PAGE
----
If going with 35″ tires, I’d recommend sticking with 17″ rims rather than 15″. The taller sidewall of a 35″ tire on a 15″ rim can look a bit disproportionate on the Scout, while a 17″ rim keeps things balanced. And you still get ample sidewall to air down when venturing off-road.

Take it from me – a few carefully planned mods like a lift kit, 35s, and 17″ wheels will really make your Scout II pop. Investing in one today not only gives you a highly capable and head-turning rig, but also a future collectible 4×4 as Scouts continue to climb in value, especially the well restored Rallye Edition that you see on the pictures by Art and Speed Classic Car Gallery.

See Also
Lifted Chevy Malibu on Blazer K5 Chassis with 33"s

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1973 internationa scout soft top

1973 internationa scout rallye

1973 internationa scont motor

1973 international scout suspension seats

Caution and Safety

Installing a lift kit and oversized tires on your Scout can transform its look and off-road capabilities. However, there are some important risks and considerations to keep in mind beforehand. Properly lifting your vehicle and upgrading the tires requires careful planning and responsible modifications.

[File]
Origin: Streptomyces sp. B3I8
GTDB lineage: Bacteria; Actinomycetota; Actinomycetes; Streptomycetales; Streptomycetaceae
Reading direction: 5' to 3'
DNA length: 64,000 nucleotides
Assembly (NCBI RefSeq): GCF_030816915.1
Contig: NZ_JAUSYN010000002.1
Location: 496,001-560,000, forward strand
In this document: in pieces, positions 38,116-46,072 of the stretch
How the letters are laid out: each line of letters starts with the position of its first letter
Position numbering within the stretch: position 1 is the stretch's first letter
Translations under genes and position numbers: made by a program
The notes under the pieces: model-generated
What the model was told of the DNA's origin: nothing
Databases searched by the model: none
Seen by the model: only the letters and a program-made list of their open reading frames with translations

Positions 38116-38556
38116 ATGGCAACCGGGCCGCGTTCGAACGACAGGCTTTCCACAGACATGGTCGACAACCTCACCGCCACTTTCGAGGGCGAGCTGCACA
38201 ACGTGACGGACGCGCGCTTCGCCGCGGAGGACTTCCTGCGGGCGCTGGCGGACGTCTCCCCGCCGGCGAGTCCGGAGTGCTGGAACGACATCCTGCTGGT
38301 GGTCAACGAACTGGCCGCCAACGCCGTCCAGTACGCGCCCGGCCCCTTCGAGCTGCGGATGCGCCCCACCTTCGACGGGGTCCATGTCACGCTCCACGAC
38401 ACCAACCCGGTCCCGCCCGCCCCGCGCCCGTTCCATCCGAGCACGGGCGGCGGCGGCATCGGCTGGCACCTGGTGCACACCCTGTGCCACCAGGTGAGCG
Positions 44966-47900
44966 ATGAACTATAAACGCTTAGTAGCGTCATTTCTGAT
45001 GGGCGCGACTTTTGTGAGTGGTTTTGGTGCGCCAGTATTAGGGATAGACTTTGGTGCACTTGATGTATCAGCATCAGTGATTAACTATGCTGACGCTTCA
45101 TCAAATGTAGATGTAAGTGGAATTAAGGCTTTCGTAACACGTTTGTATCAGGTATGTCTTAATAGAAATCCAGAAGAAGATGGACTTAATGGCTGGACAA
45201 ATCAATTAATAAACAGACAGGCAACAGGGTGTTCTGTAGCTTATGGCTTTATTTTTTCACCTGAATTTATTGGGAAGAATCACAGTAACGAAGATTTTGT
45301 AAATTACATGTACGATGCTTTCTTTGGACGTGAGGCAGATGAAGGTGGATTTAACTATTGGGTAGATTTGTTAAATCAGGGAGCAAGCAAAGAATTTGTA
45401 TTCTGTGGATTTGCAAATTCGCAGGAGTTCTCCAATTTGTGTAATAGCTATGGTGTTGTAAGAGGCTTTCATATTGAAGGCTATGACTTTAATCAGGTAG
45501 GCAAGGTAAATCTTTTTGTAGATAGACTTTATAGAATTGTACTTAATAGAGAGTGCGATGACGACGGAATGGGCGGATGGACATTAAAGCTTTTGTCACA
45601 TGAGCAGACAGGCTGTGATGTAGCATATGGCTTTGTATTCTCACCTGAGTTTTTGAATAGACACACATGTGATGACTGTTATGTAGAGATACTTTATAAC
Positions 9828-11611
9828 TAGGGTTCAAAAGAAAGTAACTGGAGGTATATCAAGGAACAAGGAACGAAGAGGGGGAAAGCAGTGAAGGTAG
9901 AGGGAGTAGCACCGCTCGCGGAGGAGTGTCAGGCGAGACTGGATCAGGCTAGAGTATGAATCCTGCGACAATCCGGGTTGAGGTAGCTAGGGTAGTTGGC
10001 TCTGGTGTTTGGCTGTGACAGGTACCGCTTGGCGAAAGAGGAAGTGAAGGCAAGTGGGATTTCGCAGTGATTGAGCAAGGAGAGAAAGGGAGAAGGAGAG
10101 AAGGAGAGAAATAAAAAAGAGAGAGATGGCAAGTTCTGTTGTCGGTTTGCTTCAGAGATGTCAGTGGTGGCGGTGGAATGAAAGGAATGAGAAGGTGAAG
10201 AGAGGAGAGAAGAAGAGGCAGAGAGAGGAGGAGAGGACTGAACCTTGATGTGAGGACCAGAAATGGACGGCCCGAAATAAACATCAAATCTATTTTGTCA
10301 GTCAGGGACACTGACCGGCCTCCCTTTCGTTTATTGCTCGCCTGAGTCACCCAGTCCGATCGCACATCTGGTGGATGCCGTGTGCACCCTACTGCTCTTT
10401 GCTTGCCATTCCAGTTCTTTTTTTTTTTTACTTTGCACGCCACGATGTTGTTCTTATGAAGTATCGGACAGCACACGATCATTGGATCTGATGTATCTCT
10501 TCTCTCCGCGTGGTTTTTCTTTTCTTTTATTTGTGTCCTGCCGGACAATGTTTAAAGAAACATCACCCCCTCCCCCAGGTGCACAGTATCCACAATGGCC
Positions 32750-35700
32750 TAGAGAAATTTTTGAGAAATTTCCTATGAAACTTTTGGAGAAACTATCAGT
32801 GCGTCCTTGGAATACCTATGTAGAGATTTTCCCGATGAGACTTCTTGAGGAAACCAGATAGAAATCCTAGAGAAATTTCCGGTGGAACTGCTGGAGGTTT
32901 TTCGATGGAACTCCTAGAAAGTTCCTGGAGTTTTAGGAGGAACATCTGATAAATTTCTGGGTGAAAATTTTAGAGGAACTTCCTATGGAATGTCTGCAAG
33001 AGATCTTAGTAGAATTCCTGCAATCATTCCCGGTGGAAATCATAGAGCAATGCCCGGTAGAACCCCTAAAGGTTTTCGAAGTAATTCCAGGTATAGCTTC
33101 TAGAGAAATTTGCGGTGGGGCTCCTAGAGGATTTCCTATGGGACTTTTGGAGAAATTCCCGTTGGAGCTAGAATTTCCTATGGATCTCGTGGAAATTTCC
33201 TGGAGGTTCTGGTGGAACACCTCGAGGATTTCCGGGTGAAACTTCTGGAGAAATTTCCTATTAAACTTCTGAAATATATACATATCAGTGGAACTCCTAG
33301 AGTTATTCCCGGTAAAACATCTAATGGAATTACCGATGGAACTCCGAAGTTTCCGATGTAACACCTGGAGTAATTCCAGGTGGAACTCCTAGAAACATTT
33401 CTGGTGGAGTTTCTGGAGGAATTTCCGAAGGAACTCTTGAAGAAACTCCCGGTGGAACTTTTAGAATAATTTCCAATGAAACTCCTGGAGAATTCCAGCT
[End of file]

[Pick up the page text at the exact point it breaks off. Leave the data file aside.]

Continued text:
First, have an experienced 4×4 shop or mechanic measure your Scout to determine the maximum tire size that can safely be installed without making contact. Consult with them before buying components to verify what lift height and tire combination works for your particular model and year.

Always follow the lift kit manufacturer’s instructions during installation and have a professional do the work if unsure.

The suspension geometry must be properly realigned, so alignment checks before and after are wise.

Lastly, inspect that the tires do not rub or contact any vehicle components through the entire range of steering and suspension motion. Rushing into undersized components or poor alignments can lead to unsafe tire wear or vehicle handling. Doing your homework first pays off in the long run.